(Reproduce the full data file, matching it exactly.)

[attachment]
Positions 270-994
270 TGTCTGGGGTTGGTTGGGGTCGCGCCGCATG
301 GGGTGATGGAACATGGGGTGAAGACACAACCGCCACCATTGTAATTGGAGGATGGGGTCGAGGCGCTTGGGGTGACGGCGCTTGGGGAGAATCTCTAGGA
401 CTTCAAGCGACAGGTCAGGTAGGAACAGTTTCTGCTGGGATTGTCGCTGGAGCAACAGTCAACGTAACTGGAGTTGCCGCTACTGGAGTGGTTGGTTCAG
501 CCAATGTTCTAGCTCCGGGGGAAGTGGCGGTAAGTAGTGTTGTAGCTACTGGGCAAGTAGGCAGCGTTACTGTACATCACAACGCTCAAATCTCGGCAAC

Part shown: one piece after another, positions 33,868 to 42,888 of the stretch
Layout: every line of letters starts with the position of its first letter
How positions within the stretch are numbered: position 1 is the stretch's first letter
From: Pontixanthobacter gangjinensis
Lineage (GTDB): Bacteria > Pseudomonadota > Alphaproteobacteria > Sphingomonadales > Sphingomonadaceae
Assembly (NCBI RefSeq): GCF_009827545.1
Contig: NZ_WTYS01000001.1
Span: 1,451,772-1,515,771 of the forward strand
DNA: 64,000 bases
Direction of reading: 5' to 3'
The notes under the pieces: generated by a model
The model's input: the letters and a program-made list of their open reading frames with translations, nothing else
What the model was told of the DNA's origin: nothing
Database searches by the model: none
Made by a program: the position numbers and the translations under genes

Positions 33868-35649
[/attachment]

Positions 270-994
270 TGTCTGGGGTTGGTTGGGGTCGCGCCGCATG
301 GGGTGATGGAACATGGGGTGAAGACACAACCGCCACCATTGTAATTGGAGGATGGGGTCGAGGCGCTTGGGGTGACGGCGCTTGGGGAGAATCTCTAGGA
401 CTTCAAGCGACAGGTCAGGTAGGAACAGTTTCTGCTGGGATTGTCGCTGGAGCAACAGTCAACGTAACTGGAGTTGCCGCTACTGGAGTGGTTGGTTCAG
501 CCAATGTTCTAGCTCCGGGGGAAGTGGCGGTAAGTAGTGTTGTAGCTACTGGGCAAGTAGGCAGCGTTACTGTACATCACAACGCTCAAATCTCGGCAAC

Part shown: one piece after another, positions 33,868 to 42,888 of the stretch
Layout: every line of letters starts with the position of its first letter
How positions within the stretch are numbered: position 1 is the stretch's first letter
From: Pontixanthobacter gangjinensis
Lineage (GTDB): Bacteria > Pseudomonadota > Alphaproteobacteria > Sphingomonadales > Sphingomonadaceae
Assembly (NCBI RefSeq): GCF_009827545.1
Contig: NZ_WTYS01000001.1
Span: 1,451,772-1,515,771 of the forward strand
DNA: 64,000 bases
Direction of reading: 5' to 3'
The notes under the pieces: generated by a model
The model's input: the letters and a program-made list of their open reading frames with translations, nothing else
What the model was told of the DNA's origin: nothing
Database searches by the model: none
Made by a program: the position numbers and the translations under genes

Positions 33868-35649